Two weeks after LSU beat Clemson in the College Football Playoff championship game, Ed Orgeron agreed to a six-year, $42 million contract extension. The new deal netted the coach a $3 million raise.
There is yet another development on the punting front for Michigan State.
Last year, Bryce Baringer placed his name into the NCAA transfer database. As we noted this week, Baringer pulled his name out of the portal, an indication that the punter has decided to remain as part of the Michigan State football team.
Around the same time, MSU released an updated roster. Conspicuously absent was the name of Jack Bouwmeester. A Michigan State official subsequently confirmed that Bouwmeester has returned to his native Australia. No reason was given for that development. It’s unclear at this point whether the move is permanent or temporary.
Whether related or not to Bouwmeester’s departure, Mitchell Crawford confirmed Tuesday to mlive.com that he has received a scholarship offer from Michigan State. Crawford, also an Aussie, would be leaving UTEP as a graduate transfer. That would allow him to use his final year of eligibility with the Spartans.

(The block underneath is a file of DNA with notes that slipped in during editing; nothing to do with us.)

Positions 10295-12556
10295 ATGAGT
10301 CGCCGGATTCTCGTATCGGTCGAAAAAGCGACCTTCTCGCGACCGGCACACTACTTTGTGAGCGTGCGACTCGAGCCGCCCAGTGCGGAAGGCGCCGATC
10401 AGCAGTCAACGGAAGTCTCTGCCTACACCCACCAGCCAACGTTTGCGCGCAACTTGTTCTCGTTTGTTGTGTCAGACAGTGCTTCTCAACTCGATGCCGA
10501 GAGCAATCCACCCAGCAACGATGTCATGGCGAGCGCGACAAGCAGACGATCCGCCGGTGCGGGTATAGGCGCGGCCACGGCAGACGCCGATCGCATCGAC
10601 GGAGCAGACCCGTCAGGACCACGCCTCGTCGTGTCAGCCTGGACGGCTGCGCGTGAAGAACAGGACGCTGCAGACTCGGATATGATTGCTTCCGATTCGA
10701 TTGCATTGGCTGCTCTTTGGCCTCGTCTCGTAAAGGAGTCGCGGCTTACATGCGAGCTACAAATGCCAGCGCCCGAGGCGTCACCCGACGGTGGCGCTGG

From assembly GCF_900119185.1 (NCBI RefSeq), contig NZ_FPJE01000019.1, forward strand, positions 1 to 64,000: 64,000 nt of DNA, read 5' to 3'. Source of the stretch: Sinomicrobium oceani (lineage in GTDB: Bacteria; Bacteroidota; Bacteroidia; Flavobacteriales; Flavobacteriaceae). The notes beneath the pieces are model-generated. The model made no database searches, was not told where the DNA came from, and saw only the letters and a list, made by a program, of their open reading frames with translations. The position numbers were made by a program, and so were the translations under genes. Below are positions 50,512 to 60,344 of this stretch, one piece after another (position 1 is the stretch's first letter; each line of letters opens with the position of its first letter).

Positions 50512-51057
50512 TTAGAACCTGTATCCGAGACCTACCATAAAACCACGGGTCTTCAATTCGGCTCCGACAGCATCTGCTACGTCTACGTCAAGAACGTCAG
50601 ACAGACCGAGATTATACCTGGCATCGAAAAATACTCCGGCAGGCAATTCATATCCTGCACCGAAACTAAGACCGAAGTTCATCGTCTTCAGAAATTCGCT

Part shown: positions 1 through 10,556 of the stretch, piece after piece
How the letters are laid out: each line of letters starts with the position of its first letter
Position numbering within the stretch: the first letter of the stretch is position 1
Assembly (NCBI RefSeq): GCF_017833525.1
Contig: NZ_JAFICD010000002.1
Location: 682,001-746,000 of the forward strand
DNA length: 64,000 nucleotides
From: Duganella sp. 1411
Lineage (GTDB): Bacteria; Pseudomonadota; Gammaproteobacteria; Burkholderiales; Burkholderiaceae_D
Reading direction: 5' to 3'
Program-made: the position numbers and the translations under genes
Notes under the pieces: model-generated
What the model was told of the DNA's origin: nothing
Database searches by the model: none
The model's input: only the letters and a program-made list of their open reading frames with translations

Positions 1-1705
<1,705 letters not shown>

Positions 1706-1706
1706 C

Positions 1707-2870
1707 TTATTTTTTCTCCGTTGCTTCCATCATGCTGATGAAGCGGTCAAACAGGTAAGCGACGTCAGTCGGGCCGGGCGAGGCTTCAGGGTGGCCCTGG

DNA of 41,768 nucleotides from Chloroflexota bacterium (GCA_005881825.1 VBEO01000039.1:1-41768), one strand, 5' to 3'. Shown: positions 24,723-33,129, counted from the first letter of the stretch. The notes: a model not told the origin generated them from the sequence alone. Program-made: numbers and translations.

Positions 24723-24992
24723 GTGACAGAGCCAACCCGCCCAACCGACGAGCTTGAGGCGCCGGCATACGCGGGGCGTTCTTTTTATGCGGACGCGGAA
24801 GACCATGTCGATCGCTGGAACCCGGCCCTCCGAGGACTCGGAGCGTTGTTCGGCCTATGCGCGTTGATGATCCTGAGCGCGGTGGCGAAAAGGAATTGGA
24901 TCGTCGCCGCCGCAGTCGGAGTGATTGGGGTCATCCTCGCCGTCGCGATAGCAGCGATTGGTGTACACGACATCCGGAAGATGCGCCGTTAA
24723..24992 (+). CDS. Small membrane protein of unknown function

In two seasons with the Miners, Crawford averaged 39.7 yards on his 134 punts. Of those, 29 landed inside the 20-yard line. In 2018, the Queensland native earned honorable mention All-Conference USA honors.
Baringer began his collegiate career at Illinois. After taking a redshirt as a true freshman in 2017, Baringer transferred to Michigan State prior to the start of the 2018 season. Because of injuries that year to the two punters ahead of him on the depth chart, Baringer played in four games. In that action, he averaged 32.4 yards on 15 punts. Four of those punts landed inside the 20-yard line.